The steam days involve a morning train and on some days, like last Sunday, an afternoon train as well. We got there just in time to chase the first southbound train and made good use of the extended lunch stop at Waldenburg before the afternoon train - Zurich style beef stroganoff with rostis - well it's not possible to visit Switzerland even just for one day without having a good rosti! The weather, which had been pretty chancy all day, clouded over in the afternoon with just a final glimpse of the sun at Liestal and for the first couple of km of the run as the train set off.

On the way back from Waldenburg we called in at Balsthal, an old town with two hilltop castles about 10 minutes drive away over the top of the hill. It's the terminus of the Oensingen-Balsthal Bahn which is only about 6km long and connects the town with the main line. It suffers from being standard gauge but gives the distinct impression that it would much rather be narrow gauge!

Nowadays it's electrified and runs its trains with a fairly modern railcar set. However it also possesses four elderly ex-SBB railcars, several even older wooden-bodied Wagon Lits coaches, one of the bright red Swiss "flying banana" railcars like the one in Lucerne museum, one tiny 0-4-0 electric loco with coupling rods built for the line when it was first electrified and, most importantly of all, both its steam locos which date from the time it was opened in 1899. Like "G.Thommen" (which was built in 1902) they are SLM-built 0-6-0T's and look very much as if they are the same design stretched sideways to make them twice as wide! Unfortunately they're hemmed in amongst the other rolling stock but the last two pics show their no. 2 (SLM 1220/1889), a very pretty machine and kept in beautiful condition as you can see even though it's not currently steamable.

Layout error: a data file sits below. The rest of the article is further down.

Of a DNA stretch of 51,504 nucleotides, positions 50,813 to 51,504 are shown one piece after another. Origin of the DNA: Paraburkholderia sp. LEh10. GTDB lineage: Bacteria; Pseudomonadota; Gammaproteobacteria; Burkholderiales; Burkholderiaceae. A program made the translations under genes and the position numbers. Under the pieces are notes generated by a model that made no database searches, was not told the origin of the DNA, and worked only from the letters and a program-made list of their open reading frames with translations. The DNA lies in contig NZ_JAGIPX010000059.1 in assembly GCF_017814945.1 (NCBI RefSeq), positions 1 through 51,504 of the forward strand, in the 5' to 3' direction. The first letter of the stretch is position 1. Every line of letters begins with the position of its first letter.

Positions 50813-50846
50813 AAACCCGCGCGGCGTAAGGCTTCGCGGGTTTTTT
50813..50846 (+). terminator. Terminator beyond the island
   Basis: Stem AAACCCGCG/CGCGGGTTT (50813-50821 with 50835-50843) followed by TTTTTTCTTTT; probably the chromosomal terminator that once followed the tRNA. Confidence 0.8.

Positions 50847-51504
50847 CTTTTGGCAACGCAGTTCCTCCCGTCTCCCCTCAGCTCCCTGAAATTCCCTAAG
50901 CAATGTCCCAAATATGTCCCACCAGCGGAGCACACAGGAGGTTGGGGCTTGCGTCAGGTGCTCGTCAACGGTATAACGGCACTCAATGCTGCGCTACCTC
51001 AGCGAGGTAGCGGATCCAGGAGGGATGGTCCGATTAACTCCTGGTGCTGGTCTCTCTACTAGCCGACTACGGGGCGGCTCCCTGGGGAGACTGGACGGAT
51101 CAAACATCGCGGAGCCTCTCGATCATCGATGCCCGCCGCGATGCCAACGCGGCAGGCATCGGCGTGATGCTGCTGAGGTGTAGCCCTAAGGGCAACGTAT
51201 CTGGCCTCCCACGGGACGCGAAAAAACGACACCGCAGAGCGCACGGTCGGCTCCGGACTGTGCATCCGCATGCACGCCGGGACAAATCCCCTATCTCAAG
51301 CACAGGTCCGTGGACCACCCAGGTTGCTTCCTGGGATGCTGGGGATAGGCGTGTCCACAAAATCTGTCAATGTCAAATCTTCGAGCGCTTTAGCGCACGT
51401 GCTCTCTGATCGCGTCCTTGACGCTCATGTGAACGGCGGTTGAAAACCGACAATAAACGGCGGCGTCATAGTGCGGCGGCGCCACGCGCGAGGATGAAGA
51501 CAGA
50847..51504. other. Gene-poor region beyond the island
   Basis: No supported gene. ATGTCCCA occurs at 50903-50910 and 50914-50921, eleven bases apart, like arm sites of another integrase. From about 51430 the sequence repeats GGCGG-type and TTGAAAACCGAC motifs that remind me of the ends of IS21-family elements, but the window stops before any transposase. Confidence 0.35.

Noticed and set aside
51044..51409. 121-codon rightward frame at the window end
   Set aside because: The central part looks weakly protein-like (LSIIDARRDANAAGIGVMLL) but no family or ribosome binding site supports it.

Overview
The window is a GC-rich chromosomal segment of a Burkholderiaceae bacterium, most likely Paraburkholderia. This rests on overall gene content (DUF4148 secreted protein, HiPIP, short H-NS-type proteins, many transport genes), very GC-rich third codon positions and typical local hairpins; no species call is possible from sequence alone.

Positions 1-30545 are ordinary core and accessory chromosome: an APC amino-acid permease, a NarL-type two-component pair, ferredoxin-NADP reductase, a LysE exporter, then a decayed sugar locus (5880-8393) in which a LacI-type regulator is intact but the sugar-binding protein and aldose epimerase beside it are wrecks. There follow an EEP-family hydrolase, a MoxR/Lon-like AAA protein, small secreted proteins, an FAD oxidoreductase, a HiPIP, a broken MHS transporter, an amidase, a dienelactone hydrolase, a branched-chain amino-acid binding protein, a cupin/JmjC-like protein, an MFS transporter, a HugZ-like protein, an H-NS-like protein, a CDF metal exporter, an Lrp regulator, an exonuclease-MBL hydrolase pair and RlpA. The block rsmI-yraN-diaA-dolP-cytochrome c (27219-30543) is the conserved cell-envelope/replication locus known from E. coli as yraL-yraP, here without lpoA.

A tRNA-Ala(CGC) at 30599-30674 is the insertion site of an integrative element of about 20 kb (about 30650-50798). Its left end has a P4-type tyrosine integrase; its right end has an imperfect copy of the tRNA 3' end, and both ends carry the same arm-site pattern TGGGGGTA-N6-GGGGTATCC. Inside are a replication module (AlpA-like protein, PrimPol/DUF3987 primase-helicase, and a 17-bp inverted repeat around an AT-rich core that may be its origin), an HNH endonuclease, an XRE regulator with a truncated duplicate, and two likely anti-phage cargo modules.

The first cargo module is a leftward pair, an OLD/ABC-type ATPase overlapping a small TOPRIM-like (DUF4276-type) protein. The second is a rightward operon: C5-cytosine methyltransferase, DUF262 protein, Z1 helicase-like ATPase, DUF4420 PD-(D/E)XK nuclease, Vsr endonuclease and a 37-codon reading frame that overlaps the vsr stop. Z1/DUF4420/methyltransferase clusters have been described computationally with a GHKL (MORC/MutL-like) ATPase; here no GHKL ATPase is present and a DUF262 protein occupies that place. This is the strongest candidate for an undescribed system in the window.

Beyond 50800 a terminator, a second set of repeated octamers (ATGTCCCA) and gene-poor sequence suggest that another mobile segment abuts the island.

About half way along the line there's a small steelworks which used to have their own Maffei-built 0-6-0T called "Bell Joseline" but they retired it several years ago and handed over their shunting work to the OeBB. The railway took Joseline under its wing though she's no longer usable and bought a diesel to shunt the steelworks - but being the eccentric line it is it's no ordinary diesel but instead an eight coupled machine rescued from East Germany. Definitely a railway which is a little different!

We reached Geneva early evening in time for a beer before I caught the plane back home. Margaret met me at Heathrow some three hours before it closed on account of another outbreak of volcanic ash and we were back home by half past ten in time for a late supper and a little Swiss vino to celebrate the day!

Switzerland's Waldenburgerbahn in pictures:

Oensingen-Balsthal Bahn's no. 2:


Rob Dickinson